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Last Ship on TNT: Subtlety held at Bay

The Last Ship

Adam Baldwin and Eric Dane (from left) star as the top-ranking officers aboard ‘The Last Ship,’ a summer thriller premiering tonight on TNT.

I can tell you nearly everything you need to know about The Last Ship, a TNT summer series premiering tonight, in four words: executive producer Michael Bay. The mastermind – I’m using the term very loosely here – behind the big-screen Tranformers movie franchise has earned a reputation for making movies in which bombastic action routinely trumps nuance and character development. While other directors focus on exploring the subtle emotional hues of a drama, Bay prefers to use crayons.
While he didn’t co-write or direct The Last Ship, this big, noisy action thriller is very much in keeping with Bay’s preferred style. The story opens about four months ago, as Cmdr. Tom Chandler (Eric Dane, Grey’s Anatomy) and his second-in-command, Mike Slattery (Adam Baldwin, Chuck), embark with their crew of the Navy destroyer U.S.S. Nathan James for what they believe to be a four-month top-secret series of weapons tests in the Arctic. Also aboard the vessel is Dr. Rachel Scott (Rhona Mitra), a paleomicrobiologist (yeah, I didn’t know that was a thing, either), who tells Chandler she’s tagging along to look for bird-borne microbes in the polar ice.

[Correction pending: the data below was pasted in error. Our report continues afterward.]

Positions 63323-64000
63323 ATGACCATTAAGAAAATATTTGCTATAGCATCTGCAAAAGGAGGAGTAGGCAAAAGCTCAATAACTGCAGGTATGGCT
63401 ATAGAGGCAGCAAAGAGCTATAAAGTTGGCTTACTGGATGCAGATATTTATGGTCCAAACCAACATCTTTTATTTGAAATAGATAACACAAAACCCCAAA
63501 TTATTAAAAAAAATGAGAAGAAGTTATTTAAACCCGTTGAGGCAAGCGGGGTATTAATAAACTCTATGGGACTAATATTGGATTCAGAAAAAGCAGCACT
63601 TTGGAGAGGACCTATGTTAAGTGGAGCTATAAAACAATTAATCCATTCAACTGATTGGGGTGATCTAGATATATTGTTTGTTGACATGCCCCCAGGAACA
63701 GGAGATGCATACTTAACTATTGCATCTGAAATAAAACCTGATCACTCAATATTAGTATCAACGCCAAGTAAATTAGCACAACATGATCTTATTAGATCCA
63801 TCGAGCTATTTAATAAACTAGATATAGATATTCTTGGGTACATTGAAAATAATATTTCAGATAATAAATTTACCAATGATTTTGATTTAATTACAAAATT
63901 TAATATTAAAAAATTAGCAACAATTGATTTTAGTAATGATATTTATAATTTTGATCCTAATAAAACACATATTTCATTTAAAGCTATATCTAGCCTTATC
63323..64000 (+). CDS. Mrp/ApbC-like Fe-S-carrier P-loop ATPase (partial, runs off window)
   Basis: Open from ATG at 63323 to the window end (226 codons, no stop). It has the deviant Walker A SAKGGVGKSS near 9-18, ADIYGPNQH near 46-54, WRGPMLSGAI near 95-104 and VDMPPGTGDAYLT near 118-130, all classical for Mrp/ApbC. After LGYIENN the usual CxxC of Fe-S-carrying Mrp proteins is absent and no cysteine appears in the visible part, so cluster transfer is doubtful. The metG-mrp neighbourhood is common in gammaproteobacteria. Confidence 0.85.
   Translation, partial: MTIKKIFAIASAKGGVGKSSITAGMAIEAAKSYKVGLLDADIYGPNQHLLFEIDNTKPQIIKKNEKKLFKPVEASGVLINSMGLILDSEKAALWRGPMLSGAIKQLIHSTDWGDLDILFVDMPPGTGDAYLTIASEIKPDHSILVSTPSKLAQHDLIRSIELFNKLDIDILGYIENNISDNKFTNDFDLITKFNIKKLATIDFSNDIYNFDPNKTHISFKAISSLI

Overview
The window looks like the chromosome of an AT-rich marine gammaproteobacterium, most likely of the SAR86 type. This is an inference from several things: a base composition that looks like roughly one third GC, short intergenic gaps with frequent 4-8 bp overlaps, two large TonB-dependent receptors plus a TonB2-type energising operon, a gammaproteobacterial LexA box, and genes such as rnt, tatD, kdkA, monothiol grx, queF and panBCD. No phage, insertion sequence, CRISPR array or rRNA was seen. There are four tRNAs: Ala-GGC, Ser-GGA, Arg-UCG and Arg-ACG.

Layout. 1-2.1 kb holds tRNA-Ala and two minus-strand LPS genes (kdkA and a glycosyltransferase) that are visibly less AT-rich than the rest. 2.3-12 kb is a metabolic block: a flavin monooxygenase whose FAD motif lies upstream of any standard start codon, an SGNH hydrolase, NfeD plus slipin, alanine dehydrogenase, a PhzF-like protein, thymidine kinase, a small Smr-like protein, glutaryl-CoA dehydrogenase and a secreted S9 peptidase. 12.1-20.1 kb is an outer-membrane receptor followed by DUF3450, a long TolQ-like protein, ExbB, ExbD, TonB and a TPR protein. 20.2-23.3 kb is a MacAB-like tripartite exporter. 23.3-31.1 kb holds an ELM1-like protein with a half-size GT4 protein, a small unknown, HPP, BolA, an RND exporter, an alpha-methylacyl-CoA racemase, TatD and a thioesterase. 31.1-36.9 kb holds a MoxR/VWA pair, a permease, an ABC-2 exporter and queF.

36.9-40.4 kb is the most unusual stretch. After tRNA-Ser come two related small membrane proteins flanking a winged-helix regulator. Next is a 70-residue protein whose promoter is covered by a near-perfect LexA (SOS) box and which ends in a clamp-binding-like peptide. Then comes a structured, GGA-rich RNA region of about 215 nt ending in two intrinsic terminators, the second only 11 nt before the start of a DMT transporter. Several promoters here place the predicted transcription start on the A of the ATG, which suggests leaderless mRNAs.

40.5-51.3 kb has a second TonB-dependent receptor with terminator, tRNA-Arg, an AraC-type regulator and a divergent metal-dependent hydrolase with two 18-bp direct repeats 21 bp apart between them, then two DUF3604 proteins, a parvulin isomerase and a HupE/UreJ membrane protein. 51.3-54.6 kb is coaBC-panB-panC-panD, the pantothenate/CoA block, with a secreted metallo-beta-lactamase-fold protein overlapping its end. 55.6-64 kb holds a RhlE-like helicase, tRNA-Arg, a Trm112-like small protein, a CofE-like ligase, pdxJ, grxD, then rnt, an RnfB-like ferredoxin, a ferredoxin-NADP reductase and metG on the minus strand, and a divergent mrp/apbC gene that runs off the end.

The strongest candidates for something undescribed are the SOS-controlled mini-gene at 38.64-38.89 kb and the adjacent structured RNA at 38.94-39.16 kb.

After the four months are up, however, Chandler is surprised when he receives orders for the ship to stay put until further notice. He becomes far more suspicious when Rachel, while collecting ice samples, and her party are attacked by a squadron of Russian military helicopters. Once everyone is back aboard the ship, Rachel reluctantly tells Chandler the whole truth: She’s desperately seeking the “primordial strain” of a mystery virus that has caused a devastating pandemic. While deaths had been limited to cluster groups in Africa and Asia when their ship departed four months ago, in the interim billions have died, and an estimated 80 percent of Earth’s population is infected.
With millions more dying by the day, world order has collapsed. The president of the United States is dead. No one is answering the phones at the Pentagon. Governments have fallen. As one politician tells Chandler by videophone, civilization no longer is made up of allies and enemies, just desperate individuals willing to do anything to survive.